Bank stock investors are deploying a simple strategy to survive the periodic selloffs that have hit the financial sector this year: Buy Wells Fargo (WFC) - Get Report or Citigroup (C) - Get Report and cling to them for dear life.
Both stocks have outperformed their peers and boast valuations well above the average for this sagging sector.
Now, two investors and one analyst think this strategy has gone too far. While they don't see evidence that Wells or Citi are badly run or about to announce operating difficulties, neither do they think these institutions are as superior as their highflying stocks or rich multiples might suggest. In fact, they contend that banks of equal quality are trading at much lesser multiples. As a result, the two investors are buying the unfairly beaten-up banks and staying away from, or selling short, Citi and Wells.
The Summer Wind
Wells and Citi shares have done remarkably well since June, during which interest rate fears have deepened and some other large institutions have noted operating difficulties. These were illustrated by a warning
last week from
Since June 30, the
KBW Bank Index
has sunk 14%, but Citi's shares have jumped 13% and Wells' have risen 1.8%.
The share prices of Citi and Wells are around 17 times their 2000 earnings-per-share consensus estimates from
First Call/Thomson Financial
. These multiples are much higher than the KBW Index average of just under 13 times 2000 earnings.
"Citi and Wells have gotten ahead of themselves, and they aren't that much safer than other banks," says David Trone, banks analyst at
Credit Suisse First Boston
. (First Boston, rating Citi a sell and Wells a hold, has done no recent investment banking work for either bank.) It's possible, Trone says, that they could "hit a revenue wall" like U.S. Bancorp, which last week guided earnings expectations lower partly because of sluggishness in consumer lending, an activity that also makes up a large part of Citi and Wells' business mix. Neither Citi nor Wells returned calls seeking comment.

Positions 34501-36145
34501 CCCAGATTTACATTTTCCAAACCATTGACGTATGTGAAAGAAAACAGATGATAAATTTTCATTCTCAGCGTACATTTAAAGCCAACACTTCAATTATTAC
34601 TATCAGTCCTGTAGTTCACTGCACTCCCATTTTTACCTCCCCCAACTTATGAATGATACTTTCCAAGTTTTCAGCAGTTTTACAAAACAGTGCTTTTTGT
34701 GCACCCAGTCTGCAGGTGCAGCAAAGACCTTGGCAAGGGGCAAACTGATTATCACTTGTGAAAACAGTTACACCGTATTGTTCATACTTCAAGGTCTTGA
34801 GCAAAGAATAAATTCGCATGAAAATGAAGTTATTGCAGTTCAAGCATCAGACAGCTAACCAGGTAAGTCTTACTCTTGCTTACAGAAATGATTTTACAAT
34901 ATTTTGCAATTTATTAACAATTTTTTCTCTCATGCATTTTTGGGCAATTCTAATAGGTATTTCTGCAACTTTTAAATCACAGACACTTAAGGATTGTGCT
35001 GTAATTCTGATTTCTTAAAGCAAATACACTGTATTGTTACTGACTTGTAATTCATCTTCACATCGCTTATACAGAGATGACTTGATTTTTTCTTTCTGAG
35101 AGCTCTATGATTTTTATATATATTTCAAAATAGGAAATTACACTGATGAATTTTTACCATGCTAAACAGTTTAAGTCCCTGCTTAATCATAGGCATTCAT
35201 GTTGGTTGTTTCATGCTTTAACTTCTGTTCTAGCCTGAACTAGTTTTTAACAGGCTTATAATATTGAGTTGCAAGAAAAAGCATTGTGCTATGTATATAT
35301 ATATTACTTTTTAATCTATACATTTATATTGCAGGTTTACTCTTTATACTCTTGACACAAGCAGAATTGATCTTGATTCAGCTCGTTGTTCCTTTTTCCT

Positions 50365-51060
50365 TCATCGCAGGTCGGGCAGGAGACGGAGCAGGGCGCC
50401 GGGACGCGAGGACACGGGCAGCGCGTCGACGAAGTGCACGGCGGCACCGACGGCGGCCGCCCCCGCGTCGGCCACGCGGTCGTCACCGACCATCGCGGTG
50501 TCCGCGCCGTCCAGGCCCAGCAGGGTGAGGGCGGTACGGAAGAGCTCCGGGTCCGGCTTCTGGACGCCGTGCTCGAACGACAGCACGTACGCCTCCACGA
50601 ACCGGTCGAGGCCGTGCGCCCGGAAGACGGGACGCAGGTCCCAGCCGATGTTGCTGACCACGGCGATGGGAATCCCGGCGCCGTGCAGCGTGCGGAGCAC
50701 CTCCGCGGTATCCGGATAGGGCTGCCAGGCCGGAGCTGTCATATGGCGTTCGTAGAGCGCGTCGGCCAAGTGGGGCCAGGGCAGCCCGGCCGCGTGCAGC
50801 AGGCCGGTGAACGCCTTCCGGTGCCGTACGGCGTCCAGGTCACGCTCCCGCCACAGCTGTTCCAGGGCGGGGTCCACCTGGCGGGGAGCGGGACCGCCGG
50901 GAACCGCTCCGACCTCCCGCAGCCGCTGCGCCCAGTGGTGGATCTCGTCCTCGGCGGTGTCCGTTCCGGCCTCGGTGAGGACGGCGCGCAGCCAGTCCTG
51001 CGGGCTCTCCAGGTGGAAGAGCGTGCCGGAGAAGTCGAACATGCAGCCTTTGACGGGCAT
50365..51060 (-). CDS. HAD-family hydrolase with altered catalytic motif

Bemused by the two banks' high valuations, one experienced bank stock hedge fund manager, who requested anonymity, is selling them short. "Ultimately, the fundamentals and stock prices have to reconcile," he says. "This can take a long time with Internet stocks, but banks can't fake it for long."
Jeff Miller, manager on the Villanova, Pa.,
, another bank-focused hedge fund, does a simple exercise to support his view that Citi is overvalued. (Miller's fund has no position in Citi.)
He says Citi's multiple of 19 times 1999 forecast earnings is well above the multiples that Citi's main businesses would probably trade at on their own. For instance,
Salomon Smith Barney
and Citi's insurance businesses would likely trade around eight to 10 times 1999 earnings, while the commercial bank would trade around, or just above, the current sector average of 14 times.
But this break-up approach doesn't impress Robert Shelton, manager on the
Aim Financial Services fund, which is long Citi. He thinks the bank's diversification is one of its main strengths, since temporary weakness in one business line should be offset by buoyancy in others. "All these businesses are worth much more together," he says.
Adds Joe Morford, banks analyst for
Dain Rauscher Wessels
: "It's getting more difficult for banks, but we believe that Wells Fargo is one of the banks that is better positioned to deal with these challenges." (Morford rates Wells a strong buy and Dain Rauscher hasn't done any recent underwriting for the bank.)
Compare and Contrast
It's undeniable that Citi and Wells have produced solid profits this year, but they're not doing better than significantly cheaper banks. For example, Citi's third-quarter earnings were 250% higher than in the year-ago period, with the huge leap attributable to third-quarter 1998 earnings being deeply depressed by the Russia ruble crisis and the near collapse of
Long Term Capital Management
, with a 1999 P/E ratio of only 14, posted profits that were ahead 282% over the same period.
P/E ratios, however, can't be viewed in isolation. Investors also look at earnings growth to see if a P/E ratio is justified. For example, if a bank has a rich-looking P/E of around 20, it doesn't really matter if its profits are going to be up 20%. Such a bank's so-called P/E-to-growth multiple would be 1 (20 divided by 20).
But Citi's 2000 P/E is 1.31 times its projected 2000 earnings growth, and Wells' is 1.11 times. Compare this with, say,
, whose P/E is only 0.94 of its expected 2000 earnings upside. The KBW Bank Index's P/E-to-growth is 1.16 times.
After several nasty earnings surprises from banks, investors are also paying up for stable, trustworthy profits at Citi and Wells. But other banks' profits are just as solid, according to the table above, which shows by how much analysts have adjusted their estimates for 1999 earnings since the beginning of this year.
Their estimate for Wells is now 0.9% higher, very close to Fleet Boston's 0.7% increase; and
, J.P. Morgan and
also look solid on this measure.
"There's so many cheaper banks," says Acadia's Miller.